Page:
Amazon.com Inc. is offering free books or $30 to Kindle customers whose copies of the George Orwell novels "1984" and "Animal Farm" were deleted from their electronic reading devices in July.
When Amazon erased the books from Kindles, citing a problem with the rights to the books, the company issued refunds to the buyers. But the episode startled many Kindle customers, who didn't know Amazon had the neo-Orwellian ability to erase content that had already been downloaded to their devices.
It prompted an apology from Amazon CEO Jeff Bezos, who said deleting the books from Kindles to address the rights question was "stupid, thoughtless, and painfully out of line with our principles."
In an e-mail sent Thursday to Kindle owners whose books were erased, Amazon offered to redeliver the titles to their e-readers for free, along with any annotations users had made. Or the customers can get a $30 Amazon.com gift certificate or a $30 check — which could be worth much more than two Kindle books, because many of them cost $10 or less.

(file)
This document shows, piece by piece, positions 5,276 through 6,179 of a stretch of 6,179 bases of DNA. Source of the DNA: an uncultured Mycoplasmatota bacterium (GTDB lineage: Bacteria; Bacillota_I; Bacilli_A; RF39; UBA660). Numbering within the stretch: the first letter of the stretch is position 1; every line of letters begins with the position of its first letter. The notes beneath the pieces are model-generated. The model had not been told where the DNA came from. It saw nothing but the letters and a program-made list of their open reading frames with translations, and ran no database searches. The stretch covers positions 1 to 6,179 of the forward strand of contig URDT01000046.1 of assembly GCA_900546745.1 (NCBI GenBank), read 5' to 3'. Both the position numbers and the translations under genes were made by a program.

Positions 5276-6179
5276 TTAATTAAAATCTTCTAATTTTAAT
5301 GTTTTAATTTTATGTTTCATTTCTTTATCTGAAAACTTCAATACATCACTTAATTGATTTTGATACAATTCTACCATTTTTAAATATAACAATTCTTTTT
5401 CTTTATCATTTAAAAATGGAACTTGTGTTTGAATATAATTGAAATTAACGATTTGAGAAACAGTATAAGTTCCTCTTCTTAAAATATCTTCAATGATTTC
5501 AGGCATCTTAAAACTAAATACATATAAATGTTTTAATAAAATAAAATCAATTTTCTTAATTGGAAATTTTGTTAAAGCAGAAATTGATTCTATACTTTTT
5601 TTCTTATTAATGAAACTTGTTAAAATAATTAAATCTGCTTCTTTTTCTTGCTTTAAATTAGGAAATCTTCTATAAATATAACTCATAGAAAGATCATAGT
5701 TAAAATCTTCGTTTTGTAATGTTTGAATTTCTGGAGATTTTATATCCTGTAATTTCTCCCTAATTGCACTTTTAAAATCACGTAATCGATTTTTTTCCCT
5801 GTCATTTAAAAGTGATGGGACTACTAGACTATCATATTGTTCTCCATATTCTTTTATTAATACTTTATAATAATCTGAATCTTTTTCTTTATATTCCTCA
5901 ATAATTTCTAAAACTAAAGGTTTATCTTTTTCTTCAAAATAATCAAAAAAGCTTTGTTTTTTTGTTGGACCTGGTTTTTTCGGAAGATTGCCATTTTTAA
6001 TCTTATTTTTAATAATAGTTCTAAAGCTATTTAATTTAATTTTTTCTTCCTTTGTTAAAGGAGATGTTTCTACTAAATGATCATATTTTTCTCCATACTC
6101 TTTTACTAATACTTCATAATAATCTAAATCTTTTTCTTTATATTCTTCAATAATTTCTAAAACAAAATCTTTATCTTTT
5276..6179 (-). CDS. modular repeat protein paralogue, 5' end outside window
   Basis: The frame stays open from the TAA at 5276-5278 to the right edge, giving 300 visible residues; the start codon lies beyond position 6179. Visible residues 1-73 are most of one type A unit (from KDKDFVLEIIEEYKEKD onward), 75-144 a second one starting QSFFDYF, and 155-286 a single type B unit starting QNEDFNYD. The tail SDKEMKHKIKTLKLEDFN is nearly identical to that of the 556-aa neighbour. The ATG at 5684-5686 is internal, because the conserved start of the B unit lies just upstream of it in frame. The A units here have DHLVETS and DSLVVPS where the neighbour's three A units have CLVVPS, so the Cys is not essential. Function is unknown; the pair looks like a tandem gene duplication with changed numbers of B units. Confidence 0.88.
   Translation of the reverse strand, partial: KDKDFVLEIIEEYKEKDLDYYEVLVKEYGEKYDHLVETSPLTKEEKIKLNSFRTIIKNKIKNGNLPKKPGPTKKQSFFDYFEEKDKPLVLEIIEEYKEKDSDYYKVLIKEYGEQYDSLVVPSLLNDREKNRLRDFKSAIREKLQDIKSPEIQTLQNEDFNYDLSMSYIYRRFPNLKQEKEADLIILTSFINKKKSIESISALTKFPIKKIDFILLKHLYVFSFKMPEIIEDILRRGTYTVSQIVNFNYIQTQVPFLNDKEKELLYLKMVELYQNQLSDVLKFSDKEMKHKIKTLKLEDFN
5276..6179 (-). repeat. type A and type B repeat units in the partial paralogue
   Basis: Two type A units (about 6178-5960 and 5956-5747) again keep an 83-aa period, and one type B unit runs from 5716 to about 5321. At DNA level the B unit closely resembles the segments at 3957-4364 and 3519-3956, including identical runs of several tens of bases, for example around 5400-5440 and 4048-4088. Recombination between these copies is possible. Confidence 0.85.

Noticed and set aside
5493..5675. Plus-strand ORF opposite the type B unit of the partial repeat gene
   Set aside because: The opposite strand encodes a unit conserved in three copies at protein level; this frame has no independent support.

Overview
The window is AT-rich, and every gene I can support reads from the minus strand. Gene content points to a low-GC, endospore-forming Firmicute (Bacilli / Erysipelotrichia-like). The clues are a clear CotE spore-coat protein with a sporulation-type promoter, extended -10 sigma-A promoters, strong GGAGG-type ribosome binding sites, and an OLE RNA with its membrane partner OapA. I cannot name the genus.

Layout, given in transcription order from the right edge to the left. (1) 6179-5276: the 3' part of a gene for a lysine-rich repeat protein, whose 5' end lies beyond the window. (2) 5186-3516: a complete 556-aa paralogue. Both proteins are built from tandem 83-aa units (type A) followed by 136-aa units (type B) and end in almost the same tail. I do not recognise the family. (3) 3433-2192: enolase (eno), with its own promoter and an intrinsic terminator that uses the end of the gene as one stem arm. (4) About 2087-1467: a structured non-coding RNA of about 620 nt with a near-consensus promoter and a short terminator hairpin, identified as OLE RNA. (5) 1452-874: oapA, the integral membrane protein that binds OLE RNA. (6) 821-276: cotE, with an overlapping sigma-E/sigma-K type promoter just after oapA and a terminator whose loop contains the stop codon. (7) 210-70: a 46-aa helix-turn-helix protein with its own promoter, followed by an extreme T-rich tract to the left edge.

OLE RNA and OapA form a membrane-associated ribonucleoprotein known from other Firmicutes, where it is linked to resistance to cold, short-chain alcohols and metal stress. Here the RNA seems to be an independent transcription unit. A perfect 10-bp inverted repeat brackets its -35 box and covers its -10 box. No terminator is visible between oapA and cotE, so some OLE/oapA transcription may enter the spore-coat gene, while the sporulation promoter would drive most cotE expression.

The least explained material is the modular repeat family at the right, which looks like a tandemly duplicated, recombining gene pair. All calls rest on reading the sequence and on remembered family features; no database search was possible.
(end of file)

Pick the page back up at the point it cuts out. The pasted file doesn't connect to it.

Kindle owners who bought both "1984" and "Animal Farm" will be eligible for $60 if they don't opt to have their books replaced.
When Amazon deleted the books, it said they had been added to its catalog by a third party that did not have rights to the books.
Amazon spokesman Drew Herdener said Friday the company now has the proper rights to distribute the Orwell books.
The July deletion prompted a Shelby Township, Mich., high school student to sue Amazon. Justin D. Gawronski, 17, said the removal of "1984" from his Kindle made the notes he had taken on the e-reader useless. He was reading the book for an advanced placement course in which he had to turn in "reflections" on each 100 pages of text.
The lawsuit, which is seeking class-action status, calls for unspecified damages and a ban on future deletions.
Jay Edelson, a Chicago-based lawyer who filed the suit on behalf of Gawronski and an adult reader in Milpitas, Calif., said Friday he was pushing ahead with the suit despite Amazon's olive branch, which he called a public-relations move by the company.